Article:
The U.S. Capitol Complex in Washington, D.C. comprises some of the most historic, symbolic, and heavily used buildings in the nation. Among these are the U.S. Capitol, the Supreme Court, the Library of Congress, the House and Senate office buildings, the U.S. Botanic Gardens, the Capitol Visitors Center, and various support facilities (Figures 1.1 and 1.2). Within these buildings, national public policy is made, legislation is enacted, and priceless artifacts and historic documents are stored and displayed. Each year these facilities are visited by millions of people from around the world. They also serve as the workplaces of 535 congressional representatives, the justices of the Supreme Court, their staffs, the staff of the Library of Congress, and others.
The special nature of the U.S. Capitol Complex and its many and diverse stakeholders create a unique context for decision making about the future requirements of the Capitol Power Plant. Political and environmental factors are major elements, as indicated by the Green the Capitol Initiative (Beard, 2007) and the interests of residents in neighborhoods surrounding the Complex and the CPP. Physical factors, such as space constraints for the CPP and the distribution system, also strongly influence decision making about them. Other significant influences include rapid changes in potentially appropriate energy technologies, and funding challenges.
The responsibility for operating and maintaining the U.S. Capitol Complex lies with the Office of the Architect of the Capitol (AOC).1 The CPP operates 24 hours per day, 365 days per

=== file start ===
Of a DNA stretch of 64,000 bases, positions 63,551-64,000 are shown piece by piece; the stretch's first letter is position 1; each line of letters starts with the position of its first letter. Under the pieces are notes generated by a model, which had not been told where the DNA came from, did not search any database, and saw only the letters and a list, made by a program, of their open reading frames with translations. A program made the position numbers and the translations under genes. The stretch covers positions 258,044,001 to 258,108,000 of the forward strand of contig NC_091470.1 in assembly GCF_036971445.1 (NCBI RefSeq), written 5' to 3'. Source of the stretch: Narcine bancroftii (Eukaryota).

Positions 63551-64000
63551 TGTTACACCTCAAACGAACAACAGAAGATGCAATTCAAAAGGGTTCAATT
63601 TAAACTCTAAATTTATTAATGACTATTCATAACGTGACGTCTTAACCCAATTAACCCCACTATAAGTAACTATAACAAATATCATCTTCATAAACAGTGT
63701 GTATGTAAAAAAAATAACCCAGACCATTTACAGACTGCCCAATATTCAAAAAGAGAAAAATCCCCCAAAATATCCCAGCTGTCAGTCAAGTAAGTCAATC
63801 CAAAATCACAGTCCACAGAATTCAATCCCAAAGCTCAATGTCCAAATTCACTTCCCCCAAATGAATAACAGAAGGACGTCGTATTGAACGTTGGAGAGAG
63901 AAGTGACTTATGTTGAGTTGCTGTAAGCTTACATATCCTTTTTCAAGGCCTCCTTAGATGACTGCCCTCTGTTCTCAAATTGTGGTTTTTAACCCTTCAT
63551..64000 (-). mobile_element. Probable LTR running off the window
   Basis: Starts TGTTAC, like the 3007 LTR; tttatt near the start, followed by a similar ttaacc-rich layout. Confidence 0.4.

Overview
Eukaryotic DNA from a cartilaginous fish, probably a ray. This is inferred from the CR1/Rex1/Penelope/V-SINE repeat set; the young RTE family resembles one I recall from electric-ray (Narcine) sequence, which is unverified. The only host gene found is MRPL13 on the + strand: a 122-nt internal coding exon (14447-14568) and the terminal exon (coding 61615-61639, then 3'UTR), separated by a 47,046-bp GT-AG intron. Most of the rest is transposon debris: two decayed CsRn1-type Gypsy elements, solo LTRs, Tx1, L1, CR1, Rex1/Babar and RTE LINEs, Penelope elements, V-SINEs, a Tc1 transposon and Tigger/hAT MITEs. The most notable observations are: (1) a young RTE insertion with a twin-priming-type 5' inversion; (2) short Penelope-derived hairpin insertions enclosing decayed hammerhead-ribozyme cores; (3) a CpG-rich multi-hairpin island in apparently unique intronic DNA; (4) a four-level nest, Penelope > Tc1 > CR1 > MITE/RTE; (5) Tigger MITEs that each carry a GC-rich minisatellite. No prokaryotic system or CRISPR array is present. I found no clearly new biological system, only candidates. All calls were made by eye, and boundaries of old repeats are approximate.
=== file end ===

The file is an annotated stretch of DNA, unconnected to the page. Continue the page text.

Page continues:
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1 Introduction The U.S. Capitol Complex in Washington, D.C. comprises some of the most historic, symbolic, and heavily used buildings in the nation. Among these are the U.S. Capitol, the Supreme Court, the Library of Congress, the House and Senate office buildings, the U.S. Botanic Gardens, the Capitol Visitors Center, and various support facilities (Figures 1.1 and 1.2). Within these buildings, national public policy is made, legislation is enacted, and priceless artifacts and historic documents are stored and displayed. Each year these facilities are visited by millions of people from around the world. They also serve as the workplaces of 535 congressional representatives, the justices of the Supreme Court, their staffs, the staff of the Library of Congress, and others. FIGURE 1.1 U.S. Capitol Building, the Supreme Court, the Library of Congress, and the Capitol Complex surroundings. SOURCE: AOC Web Site. The special nature of the U.S. Capitol Complex and its many and diverse stakeholders create a unique context for decision making about the future requirements of the Capitol Power Plant. Political and environmental factors are major elements, as indicated by the Green the Capitol Initiative (Beard, 2007) and the interests of residents in neighborhoods surrounding the Complex and the CPP . Physical factors, such as space constraints for the CPP and the distribution system, also strongly influence decision making about them. Other significant influences include rapid changes in potentially appropriate energy technologies, and funding challenges. The responsibility for operating and maintaining the U.S. Capitol Complex lies with the 1 Office of the Architect of the Capitol (AOC). The CPP operates 24 hours per day, 365 days per 1 The AOC is responsible to the United States Congress for the maintenance, operation, development, and preservation of the U.S. Capitol Complex, which includes the Capitol, the congressional office buildings, 5